Canterbury Golf Club
Canterbury Golf Club is a private golf and country club located in the Cleveland suburb of Beachwood, Ohio, US. The club was formerly the home of the DAP Championship, part of the Web.com Tour Finals.
|Location||Beachwood, Ohio, United States|
|Tournaments hosted||U.S. Open (1940, 1946)|
PGA Championship (1973)
U.S. Senior Open (1996)
Senior PGA (2009)
U.S. Amateur (1964, 1979)
|Website||Canterbury Golf Club|
|Designed by||Herbert Strong|
|Par||70 (championship tees)|
|Length||7,012 yards (6,412 m)|
A member club of the USGA, Canterbury has been recognized by Golf Digest as one of the top 100 courses in the United States. The club has hosted the U.S. Open and the PGA Championship, as well as the U.S. Senior Open, the Senior PGA Championship, and the U.S. Amateur.
Following its establishment on February 2, 1921, by a contingent of Cleveland's University Club, the club purchased a 146-acre (0.59 km2) site in a sparsely developed suburban area located approximately 10 miles (16 km) southeast of downtown Cleveland. The property lays primarily in Beachwood and, at its northernmost tip, in Shaker Heights. The site was chosen for its high elevation, rolling hills, brooks, and wooded areas.
Designed by architect Herbert Strong, development of the course began in 1921. The first nine holes were opened on July 1, 1922. The second nine were completed shortly thereafter. The course was later enlarged and reconstructed, in 1928, by W. H. Way.
Yardage and ratingsEdit
- Canterbury is the second club to host all five of the men's rotating major championships, played within the United States: the U.S. Open, the U.S Senior Open, the PGA Championship, the Senior PGA Championship, and the U.S. Amateur. (Oak Hill C.C. completed the set of five in 2008, one year before Canterbury did so.)
- Canterbury was the site of Jack Nicklaus' 12th major professional victory, the 1973 PGA Championship. With this victory and his two U.S. Amateur championships, Nicklaus surpassed Bobby Jones' career record of 13 professional/amateur majors.
- The competitive course record is 66, held by six players: Al Geiberger, Lee Trevino, Don Iverson, Denny Lyons, and Buddy Allin (all at the 1973 PGA Championship) and Bobby Clampett (at the 1979 U.S. Amateur).
- In 2009 at Canterbury, Michael Allen became the second man, after Arnold Palmer, to debut on the Senior (Champions) Tour by winning the Senior PGA Championship.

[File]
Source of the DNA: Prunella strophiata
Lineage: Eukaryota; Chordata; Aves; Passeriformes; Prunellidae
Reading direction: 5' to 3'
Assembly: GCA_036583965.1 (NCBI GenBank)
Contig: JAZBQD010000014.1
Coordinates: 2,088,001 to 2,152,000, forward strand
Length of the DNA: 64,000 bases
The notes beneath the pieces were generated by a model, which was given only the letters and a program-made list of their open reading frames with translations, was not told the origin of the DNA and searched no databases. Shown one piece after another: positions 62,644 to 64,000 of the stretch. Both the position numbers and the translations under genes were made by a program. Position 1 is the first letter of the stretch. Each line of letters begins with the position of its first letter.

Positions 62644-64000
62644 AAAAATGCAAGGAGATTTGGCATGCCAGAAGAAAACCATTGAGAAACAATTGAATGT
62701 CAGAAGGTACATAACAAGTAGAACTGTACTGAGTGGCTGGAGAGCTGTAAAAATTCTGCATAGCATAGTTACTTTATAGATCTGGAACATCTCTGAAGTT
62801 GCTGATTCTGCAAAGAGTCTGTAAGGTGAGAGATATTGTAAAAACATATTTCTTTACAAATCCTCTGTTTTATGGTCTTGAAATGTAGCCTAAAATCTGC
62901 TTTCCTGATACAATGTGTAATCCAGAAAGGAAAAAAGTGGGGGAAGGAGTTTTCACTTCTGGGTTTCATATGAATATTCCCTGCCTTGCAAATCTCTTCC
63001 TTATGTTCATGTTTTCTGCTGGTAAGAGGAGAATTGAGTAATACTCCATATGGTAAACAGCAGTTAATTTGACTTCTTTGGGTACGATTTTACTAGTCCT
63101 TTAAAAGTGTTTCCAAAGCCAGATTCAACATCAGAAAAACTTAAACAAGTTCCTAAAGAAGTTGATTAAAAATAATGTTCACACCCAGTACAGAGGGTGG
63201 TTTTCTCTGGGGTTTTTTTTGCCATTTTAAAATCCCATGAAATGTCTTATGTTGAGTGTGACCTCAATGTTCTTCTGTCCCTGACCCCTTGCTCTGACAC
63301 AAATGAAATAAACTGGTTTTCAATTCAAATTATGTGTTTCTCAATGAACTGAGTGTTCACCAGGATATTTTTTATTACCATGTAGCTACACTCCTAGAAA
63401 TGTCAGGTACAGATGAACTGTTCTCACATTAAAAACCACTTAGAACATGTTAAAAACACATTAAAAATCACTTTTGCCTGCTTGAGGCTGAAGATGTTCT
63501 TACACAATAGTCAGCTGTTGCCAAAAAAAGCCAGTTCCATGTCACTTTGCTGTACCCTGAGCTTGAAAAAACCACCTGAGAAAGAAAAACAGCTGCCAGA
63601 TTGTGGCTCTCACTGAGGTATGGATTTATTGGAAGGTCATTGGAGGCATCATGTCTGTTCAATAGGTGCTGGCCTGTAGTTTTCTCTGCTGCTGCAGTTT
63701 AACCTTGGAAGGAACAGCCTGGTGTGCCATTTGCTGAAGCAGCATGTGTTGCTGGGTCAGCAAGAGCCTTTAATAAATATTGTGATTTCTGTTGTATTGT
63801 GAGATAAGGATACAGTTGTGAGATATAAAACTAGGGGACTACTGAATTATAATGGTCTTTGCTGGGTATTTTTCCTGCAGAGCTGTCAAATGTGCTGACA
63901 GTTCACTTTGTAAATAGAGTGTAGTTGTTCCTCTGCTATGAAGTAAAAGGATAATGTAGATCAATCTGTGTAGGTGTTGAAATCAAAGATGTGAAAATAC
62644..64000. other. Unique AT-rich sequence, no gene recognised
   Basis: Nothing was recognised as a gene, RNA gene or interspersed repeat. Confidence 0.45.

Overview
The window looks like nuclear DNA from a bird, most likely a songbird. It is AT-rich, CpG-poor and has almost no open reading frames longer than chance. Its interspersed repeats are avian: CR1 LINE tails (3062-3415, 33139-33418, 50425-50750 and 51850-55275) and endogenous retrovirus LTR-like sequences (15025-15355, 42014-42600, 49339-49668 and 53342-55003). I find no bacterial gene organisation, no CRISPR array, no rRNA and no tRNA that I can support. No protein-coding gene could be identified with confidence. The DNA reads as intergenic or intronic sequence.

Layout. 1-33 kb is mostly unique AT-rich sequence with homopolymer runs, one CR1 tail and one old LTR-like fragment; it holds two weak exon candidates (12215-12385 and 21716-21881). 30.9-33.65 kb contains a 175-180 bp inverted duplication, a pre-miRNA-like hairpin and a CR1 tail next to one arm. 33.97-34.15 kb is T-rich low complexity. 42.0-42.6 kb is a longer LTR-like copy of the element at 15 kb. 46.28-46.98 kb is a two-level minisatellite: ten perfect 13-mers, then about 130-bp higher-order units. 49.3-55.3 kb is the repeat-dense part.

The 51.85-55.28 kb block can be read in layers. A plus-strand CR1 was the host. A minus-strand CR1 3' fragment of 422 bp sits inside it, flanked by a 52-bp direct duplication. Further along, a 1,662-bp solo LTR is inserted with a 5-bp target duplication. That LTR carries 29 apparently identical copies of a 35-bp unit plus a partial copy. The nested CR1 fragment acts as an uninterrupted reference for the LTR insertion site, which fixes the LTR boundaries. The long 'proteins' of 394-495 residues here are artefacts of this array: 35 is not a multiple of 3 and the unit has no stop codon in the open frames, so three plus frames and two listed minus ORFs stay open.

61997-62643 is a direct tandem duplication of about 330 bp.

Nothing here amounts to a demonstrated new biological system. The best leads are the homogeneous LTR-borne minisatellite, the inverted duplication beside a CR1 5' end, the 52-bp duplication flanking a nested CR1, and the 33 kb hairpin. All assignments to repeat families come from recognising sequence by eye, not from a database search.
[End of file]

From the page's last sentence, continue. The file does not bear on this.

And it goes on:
- At 608 yards, Canterbury's sixteenth hole and the seventh at Brooklawn C.C. are the longest Par 5 holes ever played at a U.S. Senior Open
- Canterbury hosted the first four Senior Tournament Players Championships, 1983–86.
Major tournaments hostedEdit
- a – Unofficial major.
- b – Guldahl defeated Horton Smith in a playoff.
- c – Little defeated Gene Sarazen by 3 strokes in an 18-hole playoff. Ed Oliver was also tied with Little and Sarazen at the end of regulation play, but was disqualified from the playoff for having started the fourth round early so as to avoid a coming storm.
- d – Mangrum remained tied with Byron Nelson and Vic Ghezzi after an 18-hole playoff, then defeated both by 1 stroke in a second 18-hole playoff.
- u – Unknown.
- "Canterbury Golf Club: The Course". Retrieved 2012-07-25.
- "Web.com Tour championship coming to Canterbury, affiliated with LeBron James charity". cleveland.com. Retrieved 2015-12-07.
- "USGA.org: USGA Member Club Details". Retrieved 2012-07-22.
- "PGA.com: Canterbury Golf Club". Retrieved 2012-07-21.
- "America's 100 Greatest Golf Courses 07/08" (PDF). Golf Digest. May 2007. Archived from the original (PDF) on 2012-08-12. Retrieved 2012-07-25.
- "Canterbury Golf Club: The History". Retrieved 2012-07-21.
- "Encyclopedia of Cleveland History: Canterbury Golf Club". Ech.case.edu. 1997-07-15. Retrieved 2012-07-21.
- "Encyclopedia of Cleveland History: University Club". Ech.case.edu. 1997-07-15. Retrieved 2012-07-21.
- "PGA Media Guide, 1973". Retrieved 2012-07-26.
- "Cleveland.com: Mike Kiely maintains old-school approach - Got stories about the stars". Retrieved 2012-07-25.
- "70th Senior PGA Championship Blog, May 21, 2009". Retrieved 2012-08-01.
- "PGA.com: News (2009)". Retrieved 2012-07-31.
- "U.S. Senior Open Media Guide (2012): Records" (PDF). Retrieved 2012-07-31.
- "Canterbury Golf Club: The History, Tournaments and Championships". Retrieved 2012-07-21.
- "USOpen.com: History - 1940". Retrieved 2012-07-25.